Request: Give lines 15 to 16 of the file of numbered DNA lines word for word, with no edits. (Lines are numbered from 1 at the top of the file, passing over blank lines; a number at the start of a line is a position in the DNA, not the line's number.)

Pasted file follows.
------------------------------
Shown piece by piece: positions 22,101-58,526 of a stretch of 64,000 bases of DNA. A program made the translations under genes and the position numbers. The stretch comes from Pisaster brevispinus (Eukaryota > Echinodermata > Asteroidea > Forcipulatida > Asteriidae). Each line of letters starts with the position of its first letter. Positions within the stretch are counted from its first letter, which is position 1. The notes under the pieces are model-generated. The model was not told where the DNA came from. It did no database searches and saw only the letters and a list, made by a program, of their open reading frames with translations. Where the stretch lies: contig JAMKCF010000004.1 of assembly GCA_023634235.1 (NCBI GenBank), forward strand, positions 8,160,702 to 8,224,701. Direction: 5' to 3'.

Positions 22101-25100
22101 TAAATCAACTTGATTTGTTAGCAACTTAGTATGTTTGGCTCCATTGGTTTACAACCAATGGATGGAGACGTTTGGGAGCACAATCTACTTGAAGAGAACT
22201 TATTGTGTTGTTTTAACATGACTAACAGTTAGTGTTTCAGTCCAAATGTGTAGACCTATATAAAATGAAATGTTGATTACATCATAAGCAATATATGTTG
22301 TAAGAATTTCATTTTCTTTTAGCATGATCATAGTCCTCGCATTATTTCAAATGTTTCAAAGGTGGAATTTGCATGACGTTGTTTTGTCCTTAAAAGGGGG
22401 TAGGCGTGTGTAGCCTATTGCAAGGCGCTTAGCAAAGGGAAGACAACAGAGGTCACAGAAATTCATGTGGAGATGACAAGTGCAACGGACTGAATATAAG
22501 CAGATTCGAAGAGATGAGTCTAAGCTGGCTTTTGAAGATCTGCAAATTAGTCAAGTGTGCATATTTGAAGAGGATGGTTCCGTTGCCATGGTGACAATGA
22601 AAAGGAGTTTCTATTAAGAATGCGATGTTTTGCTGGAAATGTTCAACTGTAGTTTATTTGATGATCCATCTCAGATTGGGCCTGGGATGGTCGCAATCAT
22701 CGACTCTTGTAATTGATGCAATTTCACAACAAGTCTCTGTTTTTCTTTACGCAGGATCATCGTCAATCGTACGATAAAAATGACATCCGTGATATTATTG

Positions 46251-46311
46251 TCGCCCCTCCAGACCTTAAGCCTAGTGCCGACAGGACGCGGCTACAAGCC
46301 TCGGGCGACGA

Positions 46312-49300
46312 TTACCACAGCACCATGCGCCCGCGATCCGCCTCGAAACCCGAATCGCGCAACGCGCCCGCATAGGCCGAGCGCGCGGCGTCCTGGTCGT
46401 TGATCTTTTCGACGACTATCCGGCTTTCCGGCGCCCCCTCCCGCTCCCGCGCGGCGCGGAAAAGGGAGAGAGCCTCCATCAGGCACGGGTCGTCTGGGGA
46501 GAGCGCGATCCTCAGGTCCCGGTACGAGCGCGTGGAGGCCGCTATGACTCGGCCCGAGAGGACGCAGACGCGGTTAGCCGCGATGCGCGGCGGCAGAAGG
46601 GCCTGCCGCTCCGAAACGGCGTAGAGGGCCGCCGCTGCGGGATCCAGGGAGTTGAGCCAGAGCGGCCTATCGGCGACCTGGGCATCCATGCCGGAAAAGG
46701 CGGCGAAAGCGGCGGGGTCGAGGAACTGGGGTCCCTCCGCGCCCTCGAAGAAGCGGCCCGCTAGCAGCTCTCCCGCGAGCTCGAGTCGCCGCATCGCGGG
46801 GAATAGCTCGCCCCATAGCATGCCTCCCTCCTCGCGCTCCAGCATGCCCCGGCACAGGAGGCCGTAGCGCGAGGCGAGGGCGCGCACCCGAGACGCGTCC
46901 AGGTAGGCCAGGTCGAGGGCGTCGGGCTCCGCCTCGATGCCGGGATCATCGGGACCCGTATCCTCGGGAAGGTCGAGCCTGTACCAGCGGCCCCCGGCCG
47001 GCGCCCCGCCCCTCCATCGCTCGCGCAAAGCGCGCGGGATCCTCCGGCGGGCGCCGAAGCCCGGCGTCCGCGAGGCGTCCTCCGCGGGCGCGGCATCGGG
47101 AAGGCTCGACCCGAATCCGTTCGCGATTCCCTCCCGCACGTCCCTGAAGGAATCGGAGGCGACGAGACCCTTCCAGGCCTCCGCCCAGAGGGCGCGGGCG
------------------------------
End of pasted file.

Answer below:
46401 TGATCTTTTCGACGACTATCCGGCTTTCCGGCGCCCCCTCCCGCTCCCGCGCGGCGCGGAAAAGGGAGAGAGCCTCCATCAGGCACGGGTCGTCTGGGGA
46501 GAGCGCGATCCTCAGGTCCCGGTACGAGCGCGTGGAGGCCGCTATGACTCGGCCCGAGAGGACGCAGACGCGGTTAGCCGCGATGCGCGGCGGCAGAAGG